An App for Weed and Pest Identification: BASF has launched an app to help farmers with identifying weeds and pests, even when weeds are at the cotyledon stage. The app was developed by Bayer and released in 2018. The way it works is you snap a picture of the weed or disease and the app tells you with a percentage of confidence what you're looking at. You should consider anything over 90% confidence as accurate, since the identification is being done by a remote server that has more than 150,000 weed and disease images in a massive database for comparison. Your pictures get added to the database and over time the system gets even better. This is a high-tech way to speed scouting and make inexperienced scouts more effective.
Pesticide Safety Incidents from 2017: Are you curious about what can happen when you fail to follow the pesticide safety “rules” that you’ve learned from your initial certification training and the recertification meetings you’ve attended? If so, read about incidents that occurred in 2017, when basic pesticide safety precautions were ignored.
EPA Released Proposed Interim Decisions for Neonicotinoids on 30 Jan 2020. EPA is proposing:
- management measures to help keep pesticides on the intended target and reduce the amount used on crops associated with potential ecological risks;
- requiring the use of additional personal protective equipment to address potential occupational risks; [All applicators take note!]
- restrictions on when pesticides can be applied to blooming crops in order to limit exposure to bees; [Private applicators and Cat. 21 commercial applicators take note!]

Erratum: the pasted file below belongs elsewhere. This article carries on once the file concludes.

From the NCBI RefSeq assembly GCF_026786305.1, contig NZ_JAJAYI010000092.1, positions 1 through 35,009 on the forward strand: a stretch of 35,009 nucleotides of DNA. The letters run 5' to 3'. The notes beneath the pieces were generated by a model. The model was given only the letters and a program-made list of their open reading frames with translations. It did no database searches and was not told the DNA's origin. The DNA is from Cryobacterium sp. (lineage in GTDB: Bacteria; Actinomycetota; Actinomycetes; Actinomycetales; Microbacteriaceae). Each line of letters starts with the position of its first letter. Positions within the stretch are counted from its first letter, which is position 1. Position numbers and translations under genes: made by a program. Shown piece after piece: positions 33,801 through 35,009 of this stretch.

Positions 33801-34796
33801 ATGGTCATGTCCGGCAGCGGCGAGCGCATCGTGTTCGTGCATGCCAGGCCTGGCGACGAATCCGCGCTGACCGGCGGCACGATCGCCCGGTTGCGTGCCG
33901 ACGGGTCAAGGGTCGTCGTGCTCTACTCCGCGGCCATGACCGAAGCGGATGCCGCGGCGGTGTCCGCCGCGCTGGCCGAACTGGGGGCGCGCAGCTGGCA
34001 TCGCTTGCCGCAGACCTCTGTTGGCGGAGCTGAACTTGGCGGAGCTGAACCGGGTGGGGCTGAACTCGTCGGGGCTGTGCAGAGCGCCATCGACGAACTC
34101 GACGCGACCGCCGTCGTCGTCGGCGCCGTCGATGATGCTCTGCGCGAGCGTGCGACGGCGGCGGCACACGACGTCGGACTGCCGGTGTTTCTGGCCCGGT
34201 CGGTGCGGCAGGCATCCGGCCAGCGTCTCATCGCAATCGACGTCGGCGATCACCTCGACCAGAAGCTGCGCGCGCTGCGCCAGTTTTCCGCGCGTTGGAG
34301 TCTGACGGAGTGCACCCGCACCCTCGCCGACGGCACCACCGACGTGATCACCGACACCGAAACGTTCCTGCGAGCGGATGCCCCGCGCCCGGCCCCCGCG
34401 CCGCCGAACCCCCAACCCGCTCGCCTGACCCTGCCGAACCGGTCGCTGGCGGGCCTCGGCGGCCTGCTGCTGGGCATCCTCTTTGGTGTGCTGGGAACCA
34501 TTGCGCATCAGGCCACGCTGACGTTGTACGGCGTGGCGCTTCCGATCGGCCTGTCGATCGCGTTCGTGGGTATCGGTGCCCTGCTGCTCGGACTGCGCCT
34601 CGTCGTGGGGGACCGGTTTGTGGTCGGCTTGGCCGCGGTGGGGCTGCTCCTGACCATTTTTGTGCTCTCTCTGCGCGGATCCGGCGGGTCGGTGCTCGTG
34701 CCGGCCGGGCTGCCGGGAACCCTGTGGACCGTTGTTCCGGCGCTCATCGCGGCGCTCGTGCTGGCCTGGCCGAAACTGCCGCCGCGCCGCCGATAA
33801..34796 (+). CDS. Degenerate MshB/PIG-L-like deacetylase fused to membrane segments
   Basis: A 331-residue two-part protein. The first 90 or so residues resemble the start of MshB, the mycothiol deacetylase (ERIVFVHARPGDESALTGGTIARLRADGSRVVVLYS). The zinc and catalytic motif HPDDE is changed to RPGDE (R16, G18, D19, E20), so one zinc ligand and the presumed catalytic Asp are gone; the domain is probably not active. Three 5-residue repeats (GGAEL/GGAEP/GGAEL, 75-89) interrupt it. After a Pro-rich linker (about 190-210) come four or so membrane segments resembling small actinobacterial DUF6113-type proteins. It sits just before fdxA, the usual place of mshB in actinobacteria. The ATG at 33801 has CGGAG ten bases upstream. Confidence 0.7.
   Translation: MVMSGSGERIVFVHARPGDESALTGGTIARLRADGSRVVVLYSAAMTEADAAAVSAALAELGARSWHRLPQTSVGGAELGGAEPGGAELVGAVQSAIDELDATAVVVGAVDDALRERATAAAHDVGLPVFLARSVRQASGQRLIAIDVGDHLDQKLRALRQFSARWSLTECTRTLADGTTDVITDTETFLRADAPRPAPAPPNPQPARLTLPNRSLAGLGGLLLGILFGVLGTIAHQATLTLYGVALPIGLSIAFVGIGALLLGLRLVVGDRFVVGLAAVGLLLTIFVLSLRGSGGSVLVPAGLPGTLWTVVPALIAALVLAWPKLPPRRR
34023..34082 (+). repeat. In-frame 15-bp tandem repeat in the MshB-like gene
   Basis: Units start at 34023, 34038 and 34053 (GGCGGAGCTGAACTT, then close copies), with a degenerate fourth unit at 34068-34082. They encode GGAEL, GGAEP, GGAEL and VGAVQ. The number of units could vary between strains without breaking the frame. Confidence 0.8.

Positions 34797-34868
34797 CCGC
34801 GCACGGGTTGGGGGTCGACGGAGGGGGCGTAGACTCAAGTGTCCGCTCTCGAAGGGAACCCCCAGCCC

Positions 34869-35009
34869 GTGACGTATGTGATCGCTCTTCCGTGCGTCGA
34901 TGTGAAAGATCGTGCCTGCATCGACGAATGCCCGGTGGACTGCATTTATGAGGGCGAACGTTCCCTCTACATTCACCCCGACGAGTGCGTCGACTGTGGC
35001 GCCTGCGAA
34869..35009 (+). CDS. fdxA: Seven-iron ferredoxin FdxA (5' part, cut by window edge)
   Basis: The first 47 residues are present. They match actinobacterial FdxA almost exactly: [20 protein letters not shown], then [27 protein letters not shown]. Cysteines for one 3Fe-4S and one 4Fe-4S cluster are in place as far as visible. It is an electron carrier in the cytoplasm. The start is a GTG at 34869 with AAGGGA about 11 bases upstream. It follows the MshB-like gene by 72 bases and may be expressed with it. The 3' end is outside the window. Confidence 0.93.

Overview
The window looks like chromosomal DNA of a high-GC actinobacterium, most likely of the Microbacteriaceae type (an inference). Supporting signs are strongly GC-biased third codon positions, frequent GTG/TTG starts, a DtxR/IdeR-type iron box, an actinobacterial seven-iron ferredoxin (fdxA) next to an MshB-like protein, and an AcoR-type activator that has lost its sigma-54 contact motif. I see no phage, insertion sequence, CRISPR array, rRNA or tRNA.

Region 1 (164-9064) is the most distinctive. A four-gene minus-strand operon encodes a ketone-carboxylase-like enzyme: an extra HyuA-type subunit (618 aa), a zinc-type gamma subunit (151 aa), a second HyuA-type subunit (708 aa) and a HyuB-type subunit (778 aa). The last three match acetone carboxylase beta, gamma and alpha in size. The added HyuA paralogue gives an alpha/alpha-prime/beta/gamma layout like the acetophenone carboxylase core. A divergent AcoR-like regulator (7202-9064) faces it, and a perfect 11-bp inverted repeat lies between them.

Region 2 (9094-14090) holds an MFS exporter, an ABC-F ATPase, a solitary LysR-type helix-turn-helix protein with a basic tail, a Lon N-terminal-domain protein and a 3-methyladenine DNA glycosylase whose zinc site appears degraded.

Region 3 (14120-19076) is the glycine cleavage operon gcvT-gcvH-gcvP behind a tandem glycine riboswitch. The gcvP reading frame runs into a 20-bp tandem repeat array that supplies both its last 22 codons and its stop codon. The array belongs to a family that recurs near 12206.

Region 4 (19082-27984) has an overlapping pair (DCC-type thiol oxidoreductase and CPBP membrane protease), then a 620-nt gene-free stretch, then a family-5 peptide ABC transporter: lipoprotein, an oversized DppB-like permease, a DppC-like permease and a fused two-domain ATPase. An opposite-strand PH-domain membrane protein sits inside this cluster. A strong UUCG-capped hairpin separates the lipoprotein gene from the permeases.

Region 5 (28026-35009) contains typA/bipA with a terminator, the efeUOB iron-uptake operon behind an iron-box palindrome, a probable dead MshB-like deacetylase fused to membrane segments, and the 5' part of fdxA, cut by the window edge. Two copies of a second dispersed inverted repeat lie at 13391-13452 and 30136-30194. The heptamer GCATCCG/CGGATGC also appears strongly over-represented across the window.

- language on the label that advises homeowners not to use neonicotinoid products; and [Homewners take note!]
- cancelling spray uses of imidacloprid on residential turf under the Food Quality Protection Act (FQPA) due to health concerns. [Category 24 commercial applicators take note!]
Ban Against Moving Citrus Plants Through Georgia Begins 1 Jan 2020 for Private Individuals and Commercially without Prior Approval
The state of Georgia on Jan. 1, 2020, will adopt new regulations that make it illegal to import any citrus plant without a permit. This doesn’t affect citrus fruit, but it is an issue for nurseries or citizens who buy citrus plants as ornamentals, if they carry them across the state line. This is part of the Georgia Department of Agriculture's effort to stop the spread of significant pests and diseases like citrus canker, citrus greening and the Asian citrus psyllid to Georgia's growing citrus industry. You can read more in this story from Clemson University.